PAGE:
The LHC has only had collisions for a little over a month now, and I’m as excited as the next scientist about the new data that is coming in. With it we will hopefully be able to push existing boundaries in new ways. The detectors are running well and I think that is a testament to all of the years that went into their development. (Even if some of those years weren’t planned.)
For my first US LHC blog post, I want to write about something I’ve been working on. Even though things are looking rosy right now, I’m in the business of improvement. I work on the hadronic calorimeter (HCAL for short) for the CMS detector. It is a large heavy detector system charged with trying to stop any hadrons (pions, kaons, protons, neutrons, etc.) from the collisions and measure their energy. The CMS calorimeter is a sandwich of brass and plastic scintillator planes. We measure the energy of the hadrons based on the amount of light we collect from the scintillator material.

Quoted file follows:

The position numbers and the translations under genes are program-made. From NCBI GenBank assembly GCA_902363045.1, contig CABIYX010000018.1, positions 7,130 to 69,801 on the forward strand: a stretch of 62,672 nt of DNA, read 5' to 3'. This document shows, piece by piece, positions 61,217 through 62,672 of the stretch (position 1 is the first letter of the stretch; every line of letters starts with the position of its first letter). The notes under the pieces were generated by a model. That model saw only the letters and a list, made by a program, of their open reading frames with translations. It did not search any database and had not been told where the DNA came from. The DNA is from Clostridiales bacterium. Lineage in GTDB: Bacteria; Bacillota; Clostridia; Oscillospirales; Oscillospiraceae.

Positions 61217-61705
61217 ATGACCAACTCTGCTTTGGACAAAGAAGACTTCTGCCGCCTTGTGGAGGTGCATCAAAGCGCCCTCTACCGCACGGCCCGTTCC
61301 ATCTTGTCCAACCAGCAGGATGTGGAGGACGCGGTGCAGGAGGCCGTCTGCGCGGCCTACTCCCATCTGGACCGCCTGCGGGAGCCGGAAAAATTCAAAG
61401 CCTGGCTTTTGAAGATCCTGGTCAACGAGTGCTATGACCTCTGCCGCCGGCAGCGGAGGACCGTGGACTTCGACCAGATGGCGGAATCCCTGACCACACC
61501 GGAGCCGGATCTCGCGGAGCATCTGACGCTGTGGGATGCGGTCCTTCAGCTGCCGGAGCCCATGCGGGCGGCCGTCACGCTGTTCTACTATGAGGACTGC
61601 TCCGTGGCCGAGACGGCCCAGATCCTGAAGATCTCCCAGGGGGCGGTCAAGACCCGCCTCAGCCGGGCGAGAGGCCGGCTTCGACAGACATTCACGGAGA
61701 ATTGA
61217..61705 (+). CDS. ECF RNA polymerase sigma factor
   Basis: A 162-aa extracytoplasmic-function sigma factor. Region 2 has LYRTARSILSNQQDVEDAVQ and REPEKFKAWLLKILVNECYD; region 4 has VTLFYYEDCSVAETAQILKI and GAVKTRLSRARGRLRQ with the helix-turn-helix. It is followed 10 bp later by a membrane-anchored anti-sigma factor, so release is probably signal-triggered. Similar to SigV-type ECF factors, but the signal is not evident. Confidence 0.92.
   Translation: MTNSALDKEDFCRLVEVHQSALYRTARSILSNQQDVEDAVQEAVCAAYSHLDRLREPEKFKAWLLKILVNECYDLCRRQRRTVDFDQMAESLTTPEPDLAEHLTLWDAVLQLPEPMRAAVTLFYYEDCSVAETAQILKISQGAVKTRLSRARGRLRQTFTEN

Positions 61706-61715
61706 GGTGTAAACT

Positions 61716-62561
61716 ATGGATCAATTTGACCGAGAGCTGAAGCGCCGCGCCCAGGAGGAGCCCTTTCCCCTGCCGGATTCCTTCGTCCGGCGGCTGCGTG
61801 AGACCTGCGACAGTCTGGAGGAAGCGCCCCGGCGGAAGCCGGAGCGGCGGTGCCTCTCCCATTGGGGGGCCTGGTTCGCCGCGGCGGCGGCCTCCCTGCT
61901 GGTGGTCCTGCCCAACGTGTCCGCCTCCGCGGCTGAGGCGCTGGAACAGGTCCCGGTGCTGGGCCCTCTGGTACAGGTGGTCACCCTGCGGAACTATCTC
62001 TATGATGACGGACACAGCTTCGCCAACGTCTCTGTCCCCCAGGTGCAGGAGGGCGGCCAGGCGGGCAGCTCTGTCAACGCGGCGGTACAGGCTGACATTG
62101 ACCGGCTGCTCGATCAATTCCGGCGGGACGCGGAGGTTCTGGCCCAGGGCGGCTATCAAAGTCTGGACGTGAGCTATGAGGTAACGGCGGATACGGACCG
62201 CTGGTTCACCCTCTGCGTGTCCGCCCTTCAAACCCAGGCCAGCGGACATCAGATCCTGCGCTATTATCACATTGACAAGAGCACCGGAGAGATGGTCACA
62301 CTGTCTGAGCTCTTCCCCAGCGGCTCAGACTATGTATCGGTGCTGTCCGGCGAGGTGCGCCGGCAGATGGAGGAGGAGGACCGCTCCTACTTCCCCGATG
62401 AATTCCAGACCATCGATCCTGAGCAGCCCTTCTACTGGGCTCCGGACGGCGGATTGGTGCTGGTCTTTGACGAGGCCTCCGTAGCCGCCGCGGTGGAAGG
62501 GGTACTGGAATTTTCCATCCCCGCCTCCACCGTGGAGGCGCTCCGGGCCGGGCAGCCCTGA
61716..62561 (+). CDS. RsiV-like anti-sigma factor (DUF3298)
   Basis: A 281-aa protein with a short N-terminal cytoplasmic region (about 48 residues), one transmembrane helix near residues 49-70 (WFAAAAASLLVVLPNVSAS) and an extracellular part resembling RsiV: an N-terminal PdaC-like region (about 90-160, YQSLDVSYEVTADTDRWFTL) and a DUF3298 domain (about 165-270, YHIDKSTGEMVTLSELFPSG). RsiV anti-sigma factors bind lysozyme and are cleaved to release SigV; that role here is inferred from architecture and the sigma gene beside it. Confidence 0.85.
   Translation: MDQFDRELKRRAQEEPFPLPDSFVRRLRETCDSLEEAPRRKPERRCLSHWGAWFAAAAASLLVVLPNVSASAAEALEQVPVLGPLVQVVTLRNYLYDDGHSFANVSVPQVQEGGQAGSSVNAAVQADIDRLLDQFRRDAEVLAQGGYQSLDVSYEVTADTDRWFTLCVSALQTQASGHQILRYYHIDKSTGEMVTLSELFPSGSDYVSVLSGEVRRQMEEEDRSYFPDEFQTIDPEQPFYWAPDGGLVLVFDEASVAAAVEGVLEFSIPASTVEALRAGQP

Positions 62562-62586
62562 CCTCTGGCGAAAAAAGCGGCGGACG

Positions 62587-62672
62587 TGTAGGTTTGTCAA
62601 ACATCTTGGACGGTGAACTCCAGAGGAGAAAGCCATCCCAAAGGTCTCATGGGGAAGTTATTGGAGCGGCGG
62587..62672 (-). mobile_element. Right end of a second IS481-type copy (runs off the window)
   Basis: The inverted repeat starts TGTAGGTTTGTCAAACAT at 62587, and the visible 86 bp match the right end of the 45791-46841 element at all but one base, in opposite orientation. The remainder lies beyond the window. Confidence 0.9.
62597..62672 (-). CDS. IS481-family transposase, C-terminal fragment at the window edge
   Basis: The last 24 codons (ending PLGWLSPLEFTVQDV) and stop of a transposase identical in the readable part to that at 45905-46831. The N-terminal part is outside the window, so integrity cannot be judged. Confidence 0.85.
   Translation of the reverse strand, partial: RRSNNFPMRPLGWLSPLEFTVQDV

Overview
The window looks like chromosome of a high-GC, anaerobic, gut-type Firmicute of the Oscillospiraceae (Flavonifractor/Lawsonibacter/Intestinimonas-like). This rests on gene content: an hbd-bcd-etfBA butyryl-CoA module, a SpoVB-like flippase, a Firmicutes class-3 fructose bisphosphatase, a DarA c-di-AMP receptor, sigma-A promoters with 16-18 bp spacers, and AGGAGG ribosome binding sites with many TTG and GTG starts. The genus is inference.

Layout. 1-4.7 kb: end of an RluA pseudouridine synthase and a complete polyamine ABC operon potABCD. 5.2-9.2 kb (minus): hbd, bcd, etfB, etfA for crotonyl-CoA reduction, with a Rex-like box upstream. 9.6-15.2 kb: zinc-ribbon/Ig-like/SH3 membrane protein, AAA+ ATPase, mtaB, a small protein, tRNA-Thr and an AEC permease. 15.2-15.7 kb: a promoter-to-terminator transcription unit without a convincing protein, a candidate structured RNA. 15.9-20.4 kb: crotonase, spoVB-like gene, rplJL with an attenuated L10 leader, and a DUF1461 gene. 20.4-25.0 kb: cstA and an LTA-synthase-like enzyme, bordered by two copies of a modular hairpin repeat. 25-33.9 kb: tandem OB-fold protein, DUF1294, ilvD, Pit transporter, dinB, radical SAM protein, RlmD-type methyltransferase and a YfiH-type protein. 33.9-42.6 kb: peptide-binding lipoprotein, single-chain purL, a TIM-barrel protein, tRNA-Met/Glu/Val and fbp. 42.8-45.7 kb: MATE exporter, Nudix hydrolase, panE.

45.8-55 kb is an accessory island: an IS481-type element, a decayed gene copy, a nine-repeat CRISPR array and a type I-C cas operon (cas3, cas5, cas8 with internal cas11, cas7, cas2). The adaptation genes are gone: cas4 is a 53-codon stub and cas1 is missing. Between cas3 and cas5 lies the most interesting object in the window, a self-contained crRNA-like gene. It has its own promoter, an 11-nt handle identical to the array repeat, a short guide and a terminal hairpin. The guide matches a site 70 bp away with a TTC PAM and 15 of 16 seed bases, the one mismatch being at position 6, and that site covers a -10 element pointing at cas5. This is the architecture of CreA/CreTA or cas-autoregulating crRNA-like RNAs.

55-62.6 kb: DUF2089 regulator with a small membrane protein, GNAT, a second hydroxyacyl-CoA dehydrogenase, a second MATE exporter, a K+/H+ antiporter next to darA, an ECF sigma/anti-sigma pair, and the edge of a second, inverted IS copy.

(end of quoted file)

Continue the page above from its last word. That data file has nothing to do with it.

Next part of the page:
Here is where the improvement comes in. The HCAL design was essentially finalized in 1997. That’s right 13 years ago. And this was after several years of R&D to come up with a good design. It then had to be manufactured and installed to be ready for what has been a very exciting commencement to data taking.
In the years since the HCAL was specified and built, new and exciting technologies have emerged that could potentially improve the performance of our calorimeter. One of these is the silicon photomultiplier. This device could allow us to better measure the light from the scintillators thereby improving our measurement of the hadron energy. However, because it took 13+ years to get the original HCAL to a fully integrated system, it will probably take several years for the new upgrade to be designed, specified, prototyped and produced and then it must be integrated into the existing CMS detector. All this means that although beam operations have been going on for months, upgrade plans have been going on for years.
I’m excited about what we can learn from the data being taken now with CMS and the other LHC detectors, and I looking forward to improvements that are coming in the future years to better exploit the discovery potential of this remarkable machine.